A rather old pastime that has gained popularity among young and old is birding.
While bird watching has always been a backyard activity, it has become such a popular hobby that there are now birding vacations. These trips are designed specifically to attract bird enthusiasts in locations where many species can be observed.
Birding gets folks outside. It puts them in touch with nature and can be done locally or as a day trip. It’s also educational and can enhance cooperation skills and family/friend relationships. Birders are usually environmentally conscientious, and watching birds improves the senses. These are just a few of the things that make birding a wonderful amusement.
Here are a few helpful hints from birding.com for first-time bird watchers:
Read up on birding, utilizing magazines, books or websites.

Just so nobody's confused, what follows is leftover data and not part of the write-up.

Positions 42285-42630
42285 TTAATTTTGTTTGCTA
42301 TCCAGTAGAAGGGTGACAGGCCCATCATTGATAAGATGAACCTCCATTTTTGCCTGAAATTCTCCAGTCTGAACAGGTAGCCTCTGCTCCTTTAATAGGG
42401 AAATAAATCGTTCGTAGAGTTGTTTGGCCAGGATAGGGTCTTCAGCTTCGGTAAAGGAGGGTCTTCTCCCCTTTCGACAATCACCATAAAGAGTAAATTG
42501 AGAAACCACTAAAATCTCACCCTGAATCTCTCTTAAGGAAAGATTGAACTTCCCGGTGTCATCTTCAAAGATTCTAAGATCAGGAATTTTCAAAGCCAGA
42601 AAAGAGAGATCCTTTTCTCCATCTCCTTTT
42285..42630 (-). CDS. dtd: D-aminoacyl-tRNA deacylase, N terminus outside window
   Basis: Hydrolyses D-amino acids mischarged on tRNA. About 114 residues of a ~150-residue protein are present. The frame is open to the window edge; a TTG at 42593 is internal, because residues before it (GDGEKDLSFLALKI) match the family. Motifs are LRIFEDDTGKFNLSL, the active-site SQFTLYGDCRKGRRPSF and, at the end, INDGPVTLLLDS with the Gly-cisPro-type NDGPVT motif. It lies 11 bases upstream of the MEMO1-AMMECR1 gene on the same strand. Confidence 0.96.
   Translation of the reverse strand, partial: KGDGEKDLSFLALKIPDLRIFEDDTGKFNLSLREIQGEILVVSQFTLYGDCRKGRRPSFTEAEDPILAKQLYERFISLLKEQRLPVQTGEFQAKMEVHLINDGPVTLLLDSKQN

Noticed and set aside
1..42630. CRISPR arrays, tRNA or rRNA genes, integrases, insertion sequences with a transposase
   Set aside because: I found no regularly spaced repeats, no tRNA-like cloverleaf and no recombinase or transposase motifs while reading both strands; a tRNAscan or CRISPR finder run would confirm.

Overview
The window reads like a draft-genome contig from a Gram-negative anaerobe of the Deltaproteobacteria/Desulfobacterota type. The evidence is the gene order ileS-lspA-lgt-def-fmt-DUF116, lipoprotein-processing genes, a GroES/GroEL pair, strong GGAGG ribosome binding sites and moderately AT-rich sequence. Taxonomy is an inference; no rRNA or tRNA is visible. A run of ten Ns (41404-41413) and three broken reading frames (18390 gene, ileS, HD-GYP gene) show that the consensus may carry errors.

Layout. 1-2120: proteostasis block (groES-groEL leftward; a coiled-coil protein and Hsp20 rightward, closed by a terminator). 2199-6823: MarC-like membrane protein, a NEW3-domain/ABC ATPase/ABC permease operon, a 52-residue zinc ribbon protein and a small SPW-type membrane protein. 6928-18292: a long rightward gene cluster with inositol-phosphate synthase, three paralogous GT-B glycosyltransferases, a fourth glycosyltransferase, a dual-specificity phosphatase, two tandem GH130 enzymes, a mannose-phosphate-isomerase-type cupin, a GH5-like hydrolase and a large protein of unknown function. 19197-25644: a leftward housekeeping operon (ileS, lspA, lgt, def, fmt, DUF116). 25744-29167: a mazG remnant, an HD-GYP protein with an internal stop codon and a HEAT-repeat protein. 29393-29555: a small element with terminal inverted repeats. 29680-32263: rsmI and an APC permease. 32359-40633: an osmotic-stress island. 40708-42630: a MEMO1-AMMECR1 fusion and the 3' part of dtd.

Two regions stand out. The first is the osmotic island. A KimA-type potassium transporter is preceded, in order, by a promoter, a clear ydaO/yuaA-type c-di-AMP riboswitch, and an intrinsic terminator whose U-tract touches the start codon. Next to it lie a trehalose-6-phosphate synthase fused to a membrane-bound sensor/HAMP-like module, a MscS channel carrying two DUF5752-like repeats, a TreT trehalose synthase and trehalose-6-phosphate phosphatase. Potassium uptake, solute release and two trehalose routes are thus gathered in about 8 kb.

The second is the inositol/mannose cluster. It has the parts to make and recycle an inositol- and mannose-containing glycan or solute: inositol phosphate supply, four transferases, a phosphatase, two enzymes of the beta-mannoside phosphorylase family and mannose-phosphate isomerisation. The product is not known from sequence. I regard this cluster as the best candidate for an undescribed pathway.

Obtain a field guide and binoculars.
Try birding in your backyard first by attracting them with feeders, water sources and native plants.
Educate yourself on types of birds; learn to recognize their songs, maybe even get an app on your smartphone to help with this.
Journal/record the species you observe.
Look into joining a local group by checking with the Audubon Society.
All that’s left is to plan a trip and get out there. It may be just what you and the kids/grandkids need to occupy yourselves and fill in free time spots.
And don’t forget to look for other learning opportunities while you’re out there, such as outdoor safety, park etiquette, finding tracks, learning plant species and photography skills.
Finally, watch for opportunities to become involved in birding festivals and annual bird counts, which occur several times each year.
You never know, birding may become a new family tradition.
Darla Menking is a certified Bell County Texas Master Gardener and a Texas Master Naturalist. Email her at firstname.lastname@example.org.